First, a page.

This tension within STS over the effects of and goals for representational work relates to another slippage between STS and archaeological descriptions. It is a scalar issue. A good STS description must make apparent what is beyond the scale of immediate recognition. Consider again the example of Portuguese sailing vessels; assembling good descriptions of these ‘objects’ is not to present boats, but to make evident the vast ocean of mobilized ingredients behind and beyond these more readily discernible things. If objects are more readily recognized, then the onus upon STS description is to make apparent the linkages, the relations that bind together these things. Yet this leads to an overemphasis upon relations, so that in focusing upon the network that things take part of, objects themselves drop out of view and descriptions pass quickly to the “higher order” scale.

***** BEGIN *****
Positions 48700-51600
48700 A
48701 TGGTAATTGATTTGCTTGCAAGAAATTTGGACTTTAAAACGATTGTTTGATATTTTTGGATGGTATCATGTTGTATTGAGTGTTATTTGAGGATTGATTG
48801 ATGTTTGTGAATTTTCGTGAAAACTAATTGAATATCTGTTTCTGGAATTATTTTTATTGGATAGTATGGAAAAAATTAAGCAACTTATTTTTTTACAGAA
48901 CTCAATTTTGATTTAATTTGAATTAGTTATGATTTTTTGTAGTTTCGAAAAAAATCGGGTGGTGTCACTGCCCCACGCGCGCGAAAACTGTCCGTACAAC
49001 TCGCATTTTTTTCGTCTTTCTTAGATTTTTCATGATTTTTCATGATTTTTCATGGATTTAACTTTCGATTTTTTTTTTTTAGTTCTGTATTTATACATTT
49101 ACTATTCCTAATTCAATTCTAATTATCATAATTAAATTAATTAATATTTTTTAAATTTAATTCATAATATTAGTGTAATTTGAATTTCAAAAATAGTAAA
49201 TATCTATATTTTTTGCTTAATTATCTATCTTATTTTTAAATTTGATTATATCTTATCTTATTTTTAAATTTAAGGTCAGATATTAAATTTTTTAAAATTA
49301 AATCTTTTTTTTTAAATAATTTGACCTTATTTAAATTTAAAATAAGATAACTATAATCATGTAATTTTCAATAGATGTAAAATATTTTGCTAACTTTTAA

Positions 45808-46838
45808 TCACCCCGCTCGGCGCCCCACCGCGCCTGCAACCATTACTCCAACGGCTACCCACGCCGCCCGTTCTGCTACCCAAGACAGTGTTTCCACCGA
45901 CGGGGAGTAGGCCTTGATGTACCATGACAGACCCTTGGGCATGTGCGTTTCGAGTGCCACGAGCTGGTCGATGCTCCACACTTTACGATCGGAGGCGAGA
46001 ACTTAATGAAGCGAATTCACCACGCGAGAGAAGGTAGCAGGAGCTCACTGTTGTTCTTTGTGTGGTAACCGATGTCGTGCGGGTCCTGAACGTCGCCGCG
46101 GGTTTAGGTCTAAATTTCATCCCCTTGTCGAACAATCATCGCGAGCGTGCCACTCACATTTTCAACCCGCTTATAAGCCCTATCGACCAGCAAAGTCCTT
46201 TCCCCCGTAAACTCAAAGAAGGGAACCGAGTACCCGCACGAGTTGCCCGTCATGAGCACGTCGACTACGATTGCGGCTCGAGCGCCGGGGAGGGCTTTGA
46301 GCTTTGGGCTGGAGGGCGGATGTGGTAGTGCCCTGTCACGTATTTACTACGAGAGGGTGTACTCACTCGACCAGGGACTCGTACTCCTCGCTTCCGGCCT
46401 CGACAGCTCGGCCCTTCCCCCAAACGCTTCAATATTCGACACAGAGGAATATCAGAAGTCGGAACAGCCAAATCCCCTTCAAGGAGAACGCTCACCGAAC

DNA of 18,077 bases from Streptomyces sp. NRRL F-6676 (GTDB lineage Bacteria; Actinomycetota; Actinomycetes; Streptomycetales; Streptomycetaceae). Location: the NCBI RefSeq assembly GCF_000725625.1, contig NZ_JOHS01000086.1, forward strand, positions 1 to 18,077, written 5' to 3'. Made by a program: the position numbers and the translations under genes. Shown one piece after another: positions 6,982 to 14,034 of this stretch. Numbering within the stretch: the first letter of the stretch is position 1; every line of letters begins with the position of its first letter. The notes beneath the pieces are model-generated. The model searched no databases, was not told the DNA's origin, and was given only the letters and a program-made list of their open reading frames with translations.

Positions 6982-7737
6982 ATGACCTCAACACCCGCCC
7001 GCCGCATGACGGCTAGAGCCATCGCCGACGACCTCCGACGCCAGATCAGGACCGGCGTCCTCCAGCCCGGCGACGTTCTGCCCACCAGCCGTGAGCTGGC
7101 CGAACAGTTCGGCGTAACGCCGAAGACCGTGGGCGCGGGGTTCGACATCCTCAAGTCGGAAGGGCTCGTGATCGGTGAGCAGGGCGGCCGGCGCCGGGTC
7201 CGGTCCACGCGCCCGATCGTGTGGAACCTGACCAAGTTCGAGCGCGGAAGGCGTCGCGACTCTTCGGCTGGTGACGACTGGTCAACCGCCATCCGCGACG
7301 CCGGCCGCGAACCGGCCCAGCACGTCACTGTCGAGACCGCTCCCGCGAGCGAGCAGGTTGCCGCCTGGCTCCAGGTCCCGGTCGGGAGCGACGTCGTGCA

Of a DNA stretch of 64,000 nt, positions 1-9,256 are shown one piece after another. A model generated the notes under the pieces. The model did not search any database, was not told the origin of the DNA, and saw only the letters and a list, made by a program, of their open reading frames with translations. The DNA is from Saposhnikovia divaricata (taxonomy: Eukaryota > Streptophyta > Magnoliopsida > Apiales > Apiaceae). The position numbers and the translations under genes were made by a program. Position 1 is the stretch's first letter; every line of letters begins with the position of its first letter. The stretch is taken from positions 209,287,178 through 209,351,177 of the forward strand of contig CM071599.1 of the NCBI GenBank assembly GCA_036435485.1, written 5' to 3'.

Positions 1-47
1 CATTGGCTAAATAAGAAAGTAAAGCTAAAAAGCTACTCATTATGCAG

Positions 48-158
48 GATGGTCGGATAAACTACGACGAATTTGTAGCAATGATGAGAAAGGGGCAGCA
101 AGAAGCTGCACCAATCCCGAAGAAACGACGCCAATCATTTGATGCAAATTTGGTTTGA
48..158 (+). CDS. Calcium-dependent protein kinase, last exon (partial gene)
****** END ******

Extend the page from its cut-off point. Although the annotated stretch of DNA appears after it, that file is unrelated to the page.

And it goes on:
Is it intellectually blasé or even disreputable to describe objects themselves? Does this scale seem too inconsequential? As archaeologists such as Gosden (2010) and Olsen (2010) remind us, the discipline is good at “thick descriptions” of things. That part of the care for things is an obligation to attend to the mundane and minute details of humble objects (Olsen et al. 2012; Webmoor 2012). Yet this tendency to scale-down does not inhibit archeologists from producing scenarios of tidal movements at the scale of regions and world history. Scalar effects seem to be well handled by archaeologists (see Edgeworth this volume). There is a demonstrated capacity to integrate object-intensive material science descriptions within larger scale sociomaterial networks. The shifting of analytic scale from supposed objects qua objects to objects in association with other humans, nonhumans and materials as networks is anchored in the principle of symmetry.